A Closer Look at Ann Sheridan and Lizabeth Scott: Detectives and Dames: A Flicker Alley Noir Blog-a-Thon!

detectives-and-dames-blog-a-thon-banner

The following essay contains spoilers for Too Late for Tears:

Flicker Alley is hosting a noir blog-a-thon for their new Blu-ray/DVD release of two classic films noir which have been recently restored. They have asked me to participate in this blog-a-thon by writing something about one of these classic films. Unfortunately I do not have copies of these two films so I’m writing this based on viewing them quite a while ago. I also have already reviewed both of these films in the past on this site.

The first film we are looking at is Woman on the Run  which I have reviewed here:

https://everythingnoir.com/2015/06/24/review-women-on-the-run/

The second film is Too Late for Tears  which I reviewed here:

https://everythingnoir.com/2016/01/14/review-too-late-for-tears/

So what is left to talk about? I would like to look at the two main stars and the characters that they play in these two films. It is interesting we have females as the main protagonists in both of these films, something we didn’t see very much in 1949 and 1950. This maybe the only thing these two films have in common, the two females are very different from one another.

The two leads are played by Ann Sheridan in Woman on the Run

Woman on the Run_013_sm
and Lizabeth Scott in Too Late for Tears .

Too Late for Tears_008_sm_crop

 

 

Our two leads have very little in common other then they are both married at the beginning of our films. Liz is happy in her marriage and Ann is not sure after 4 years of marriage if she is happy or not. Ann wears heavy coats in most of her film partly to show her acting chops instead of relying on her figure. Liz’s character uses her womanly charms to get what she wants from the men in her life, a classic femme fatale. Ann goes on a journey that seems to save her marriage; Liz has no problem getting rid of her husband for the chance at a bag full of money. Ann fights to find the truth while Liz does whatever it takes to cover up her trail.

As Ann’s and Liz’s characters in these two films seem like polar opposites their careers seem to be just as different.  I was not that familiar with Ann’s career but after watching Woman on the Run I became a fan and have watched many films with her in it over the last year. She may have been known for her figure and get her start in film by winning a beauty contest; she used that to have a very diverse career. Holding her own with the top male stars from the 1930’s through the 1950’s. She was in many great films noir, but also held her own in everything from slap stick comedies to serious dramas.

Liz on the other hand became a star after appearing in the classic film noir, The Strange Love of Martha Ivers, and seemed to be type cast. She appeared in mostly gritty films, often the femme fatale. With a sultry voice that gave Lauren Bacall a run for her money and a face that could cause any man to bend to her whim.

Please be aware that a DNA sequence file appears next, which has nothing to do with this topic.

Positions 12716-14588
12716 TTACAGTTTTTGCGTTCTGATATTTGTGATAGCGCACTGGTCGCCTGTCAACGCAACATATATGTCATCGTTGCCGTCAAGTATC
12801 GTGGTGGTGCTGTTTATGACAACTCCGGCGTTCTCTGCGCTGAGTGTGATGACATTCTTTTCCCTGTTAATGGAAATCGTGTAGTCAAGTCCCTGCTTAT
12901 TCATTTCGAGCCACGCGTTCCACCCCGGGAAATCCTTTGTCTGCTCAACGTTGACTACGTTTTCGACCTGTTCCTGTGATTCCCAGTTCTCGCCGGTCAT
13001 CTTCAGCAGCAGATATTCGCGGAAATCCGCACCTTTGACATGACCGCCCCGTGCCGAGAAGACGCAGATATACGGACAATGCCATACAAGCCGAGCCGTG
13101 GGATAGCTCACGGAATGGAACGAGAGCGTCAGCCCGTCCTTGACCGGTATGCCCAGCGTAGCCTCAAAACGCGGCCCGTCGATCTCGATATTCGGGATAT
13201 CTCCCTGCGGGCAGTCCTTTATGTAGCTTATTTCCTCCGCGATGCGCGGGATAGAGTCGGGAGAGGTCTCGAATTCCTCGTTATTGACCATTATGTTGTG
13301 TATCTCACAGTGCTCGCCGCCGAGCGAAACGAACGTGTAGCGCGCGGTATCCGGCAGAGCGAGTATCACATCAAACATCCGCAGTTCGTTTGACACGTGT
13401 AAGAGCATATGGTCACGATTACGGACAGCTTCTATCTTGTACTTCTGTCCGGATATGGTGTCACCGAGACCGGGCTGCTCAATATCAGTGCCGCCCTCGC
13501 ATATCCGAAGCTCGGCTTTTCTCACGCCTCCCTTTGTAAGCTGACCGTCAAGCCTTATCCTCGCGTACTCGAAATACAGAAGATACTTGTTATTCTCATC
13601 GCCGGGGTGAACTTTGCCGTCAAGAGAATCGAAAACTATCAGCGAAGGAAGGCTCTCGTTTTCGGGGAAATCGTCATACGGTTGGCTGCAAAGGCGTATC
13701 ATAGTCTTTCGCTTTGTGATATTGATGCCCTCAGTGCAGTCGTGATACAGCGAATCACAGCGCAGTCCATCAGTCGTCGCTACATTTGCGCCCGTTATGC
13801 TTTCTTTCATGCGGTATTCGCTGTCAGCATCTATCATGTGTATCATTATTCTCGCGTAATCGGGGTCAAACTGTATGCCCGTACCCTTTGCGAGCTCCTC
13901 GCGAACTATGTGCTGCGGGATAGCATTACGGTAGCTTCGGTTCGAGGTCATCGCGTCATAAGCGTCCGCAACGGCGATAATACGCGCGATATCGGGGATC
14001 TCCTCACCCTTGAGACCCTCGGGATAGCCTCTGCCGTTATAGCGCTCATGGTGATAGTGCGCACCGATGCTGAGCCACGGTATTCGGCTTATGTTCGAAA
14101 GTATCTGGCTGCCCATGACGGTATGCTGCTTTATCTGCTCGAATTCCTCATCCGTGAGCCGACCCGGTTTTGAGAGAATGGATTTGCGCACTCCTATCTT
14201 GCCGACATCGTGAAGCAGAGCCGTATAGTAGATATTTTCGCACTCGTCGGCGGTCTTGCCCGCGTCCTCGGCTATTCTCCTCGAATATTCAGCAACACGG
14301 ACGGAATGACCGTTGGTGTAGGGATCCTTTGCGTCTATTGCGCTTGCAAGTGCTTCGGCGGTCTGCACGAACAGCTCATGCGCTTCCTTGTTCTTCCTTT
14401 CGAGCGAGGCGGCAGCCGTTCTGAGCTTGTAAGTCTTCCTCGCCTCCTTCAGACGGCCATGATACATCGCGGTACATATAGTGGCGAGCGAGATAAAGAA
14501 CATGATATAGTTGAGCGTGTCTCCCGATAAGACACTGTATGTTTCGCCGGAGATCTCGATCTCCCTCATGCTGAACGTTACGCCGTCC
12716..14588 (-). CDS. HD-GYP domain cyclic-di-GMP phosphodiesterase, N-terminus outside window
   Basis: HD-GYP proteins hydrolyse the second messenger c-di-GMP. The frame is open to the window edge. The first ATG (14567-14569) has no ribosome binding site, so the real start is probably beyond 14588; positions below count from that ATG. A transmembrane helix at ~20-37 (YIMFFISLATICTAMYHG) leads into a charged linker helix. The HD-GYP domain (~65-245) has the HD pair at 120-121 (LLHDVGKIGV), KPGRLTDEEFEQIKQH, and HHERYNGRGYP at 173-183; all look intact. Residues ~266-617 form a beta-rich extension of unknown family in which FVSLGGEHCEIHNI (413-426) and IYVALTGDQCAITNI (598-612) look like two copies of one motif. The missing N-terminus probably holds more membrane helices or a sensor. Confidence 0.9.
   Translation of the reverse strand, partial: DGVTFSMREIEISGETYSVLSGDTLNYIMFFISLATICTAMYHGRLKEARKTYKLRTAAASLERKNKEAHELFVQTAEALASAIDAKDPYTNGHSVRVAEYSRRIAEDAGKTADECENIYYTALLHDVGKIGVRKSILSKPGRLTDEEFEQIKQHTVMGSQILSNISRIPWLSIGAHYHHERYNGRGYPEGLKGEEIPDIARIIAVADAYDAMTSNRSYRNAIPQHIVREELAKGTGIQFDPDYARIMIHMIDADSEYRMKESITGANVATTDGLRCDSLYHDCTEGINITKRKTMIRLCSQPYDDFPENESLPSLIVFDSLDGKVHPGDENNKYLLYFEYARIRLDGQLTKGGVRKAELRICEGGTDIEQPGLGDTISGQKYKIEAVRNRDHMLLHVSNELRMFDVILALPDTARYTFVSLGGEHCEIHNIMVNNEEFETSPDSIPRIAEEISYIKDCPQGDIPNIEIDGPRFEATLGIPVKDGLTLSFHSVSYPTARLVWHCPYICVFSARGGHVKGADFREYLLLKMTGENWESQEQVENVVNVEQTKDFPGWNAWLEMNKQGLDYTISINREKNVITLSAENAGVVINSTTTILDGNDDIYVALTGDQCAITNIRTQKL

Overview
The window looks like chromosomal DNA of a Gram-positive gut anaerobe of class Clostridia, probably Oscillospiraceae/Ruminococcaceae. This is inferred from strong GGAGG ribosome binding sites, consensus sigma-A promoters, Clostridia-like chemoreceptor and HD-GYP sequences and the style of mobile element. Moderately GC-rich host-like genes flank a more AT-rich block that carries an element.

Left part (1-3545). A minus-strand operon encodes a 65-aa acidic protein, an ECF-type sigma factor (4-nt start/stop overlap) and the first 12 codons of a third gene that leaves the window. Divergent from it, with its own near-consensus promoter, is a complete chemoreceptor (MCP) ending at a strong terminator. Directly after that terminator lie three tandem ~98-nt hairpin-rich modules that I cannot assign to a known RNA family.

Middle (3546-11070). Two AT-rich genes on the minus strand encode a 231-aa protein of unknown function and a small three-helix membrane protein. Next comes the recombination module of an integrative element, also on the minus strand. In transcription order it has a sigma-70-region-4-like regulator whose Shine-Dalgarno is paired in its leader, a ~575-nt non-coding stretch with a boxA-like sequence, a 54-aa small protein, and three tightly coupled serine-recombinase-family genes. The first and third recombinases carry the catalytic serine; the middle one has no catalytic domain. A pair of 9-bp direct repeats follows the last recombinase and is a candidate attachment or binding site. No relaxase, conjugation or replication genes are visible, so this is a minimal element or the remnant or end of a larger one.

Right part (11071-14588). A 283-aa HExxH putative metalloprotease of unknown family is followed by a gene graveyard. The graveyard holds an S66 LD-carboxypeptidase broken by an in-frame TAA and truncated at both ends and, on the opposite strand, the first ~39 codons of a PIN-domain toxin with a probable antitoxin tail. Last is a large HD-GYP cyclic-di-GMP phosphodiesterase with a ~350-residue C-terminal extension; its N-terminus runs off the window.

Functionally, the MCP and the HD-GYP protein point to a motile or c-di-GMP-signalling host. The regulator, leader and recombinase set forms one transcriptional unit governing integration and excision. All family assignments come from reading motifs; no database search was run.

Though Liz and Ann where very different in career and character, they did have a few things in common. Both played strong females often and both had the talent to carry a film. If you are not familiar with either of these great actresses, these two films are a great place to start. If you are a fan, and have not seen these yet, go do it! I thank everybody involved in restoring these two films and can’t wait to see what films they will restore next!

You can buy Woman on the Run

here:http://www.flickeralley.com/classic-movies/#!/Woman-on-the-Run/p/59318243

You can buy Too Late for Tears

here:http://www.flickeralley.com/classic-movies/#!/Too-Late-for-Tears/p/59318231

Also check out all the other Blog-a-Thon entries here:

Detectives and Dames:
A Flicker Alley Noir Blog-a-Thon!

 

 

Advertisements

One thought on “A Closer Look at Ann Sheridan and Lizabeth Scott: Detectives and Dames: A Flicker Alley Noir Blog-a-Thon!

  1. Engaging approach. I might add that both characters turn out to be very different from the first impressions they give. The films together suggest women are expected to play the role of obedient loving wife. Early in both films, Sheridan’s character rejects this social norm and Scott’s uses it to her advantage to manipulate men. Then, through their adventures, the former learns to be a good wife and the latter shows she’s a sociopath, never knowing what loving a man is or means.

    Liked by 1 person

Leave a Reply

Fill in your details below or click an icon to log in:

WordPress.com Logo

You are commenting using your WordPress.com account. Log Out / Change )

Twitter picture

You are commenting using your Twitter account. Log Out / Change )

Facebook photo

You are commenting using your Facebook account. Log Out / Change )

Google+ photo

You are commenting using your Google+ account. Log Out / Change )

Connecting to %s